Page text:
Treasury in U-turn on tax breaks for industry

The Treasury has made a complete about-turn in its opposition to tax incentives to promote industrial development.
After a tough battle with the Department of Trade and Industry over this form of funding, the Treasury is now fully supportive of a plan to provide incentives to attract investment to proposed special economic zones.

The Treasury has agreed that a special economic zones fund will be established to finance infrastructure and offer dedicated, sector-specific incentives to enterprises there. All nine provinces are expected to have such zones.

Department of Trade and Industry director-general Lionel October said yesterday the size of the multibillion-rand fund still had to be negotiated.

“We still might have to fight a battle (with the Treasury) for significant resources,” he told Parliament’s trade and industry portfolio committee during a briefing on the draft Special Economic Zones Bill. Upfront funding would be essential for the long-term planning of such zones.

Nevertheless, Mr October said, things were now much more in the department’s favour. After a “long debate” there was “absolute consensus” between the Treasury and trade and industry on the need for the zones as a tool for long-term industrial development.
This consensus would provide a strong foundation for the zones which, unlike industrial development zones, will neither be tied to exports nor located near a port or international airport.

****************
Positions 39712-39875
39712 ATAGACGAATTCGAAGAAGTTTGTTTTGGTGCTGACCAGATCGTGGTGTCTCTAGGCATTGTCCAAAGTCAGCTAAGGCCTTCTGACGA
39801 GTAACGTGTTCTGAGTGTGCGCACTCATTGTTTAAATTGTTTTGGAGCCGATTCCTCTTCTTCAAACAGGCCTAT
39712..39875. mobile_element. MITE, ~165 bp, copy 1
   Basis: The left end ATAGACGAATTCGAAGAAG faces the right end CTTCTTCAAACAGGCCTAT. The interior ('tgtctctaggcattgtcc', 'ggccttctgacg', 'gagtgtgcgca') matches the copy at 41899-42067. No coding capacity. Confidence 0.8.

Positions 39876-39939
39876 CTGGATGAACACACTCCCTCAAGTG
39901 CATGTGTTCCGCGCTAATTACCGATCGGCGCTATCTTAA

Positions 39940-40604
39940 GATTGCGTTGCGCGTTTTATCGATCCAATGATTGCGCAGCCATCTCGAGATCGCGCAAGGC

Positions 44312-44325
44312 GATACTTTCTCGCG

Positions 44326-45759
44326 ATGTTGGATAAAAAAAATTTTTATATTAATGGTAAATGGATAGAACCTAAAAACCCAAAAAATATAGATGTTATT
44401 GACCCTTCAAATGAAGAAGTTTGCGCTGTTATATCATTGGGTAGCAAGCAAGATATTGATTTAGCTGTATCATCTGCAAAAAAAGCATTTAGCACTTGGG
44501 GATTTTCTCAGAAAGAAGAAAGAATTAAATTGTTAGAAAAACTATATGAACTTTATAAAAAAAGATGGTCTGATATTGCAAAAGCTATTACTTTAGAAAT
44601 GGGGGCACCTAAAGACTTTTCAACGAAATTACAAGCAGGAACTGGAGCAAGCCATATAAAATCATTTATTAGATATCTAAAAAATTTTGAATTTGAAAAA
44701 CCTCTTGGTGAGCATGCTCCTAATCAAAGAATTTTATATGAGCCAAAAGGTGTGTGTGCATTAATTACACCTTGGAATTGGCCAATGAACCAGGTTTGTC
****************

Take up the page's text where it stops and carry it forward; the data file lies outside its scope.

“In a sense the industrial policy debate has been won now,” Mr October said. The government was committed to acting “boldly” now to promote economic growth and industrial development.

This approach was also evident in Finance Minister Pravin Gordhan’s indication in the medium-term budget policy statement in October that about R10bn would be spent on investment promotion over the next three years. He recently extended section 12i of the Income Tax Act to include industrial development zones.

Former finance minister Trevor Manuel strongly opposed tax incentives to companies. He argued they did not attract the right kind of investment, and were a drain on the fiscus, resulting in a “race to the bottom” against other tax jurisdictions. He also believed they supported inefficiency.

In contrast, the committee was told that Mr Gordhan was “extremely pragmatic” and ready to entertain all new ideas “as long as they work”.
Mr October said the shift in the government’s view towards incentives was in line with a worldwide trend after the global recession.
The downturn had revealed that the western approach of not giving special incentives to the private sector had failed and that the Asian model of targeted financial support had been successful.

During the crisis many countries lost significant chunks of their manufacturing capacity because they did not give companies any support.

Mr October said he believed the Treasury’s confidence in the use of incentives had also been strengthened by the success of schemes in SA’s clothing and automotive industries.

Opposition MPs argued for aggressive tax incentive packages and the relaxation of labour laws in the economic zones to make them internationally competitive, but Mr October stressed that it was not sustainable for them to rely on cheap labour.
The emphasis would rather be on sound infrastructure and natural comparative advantages.

“The labour movement need have no fear of these zones.”


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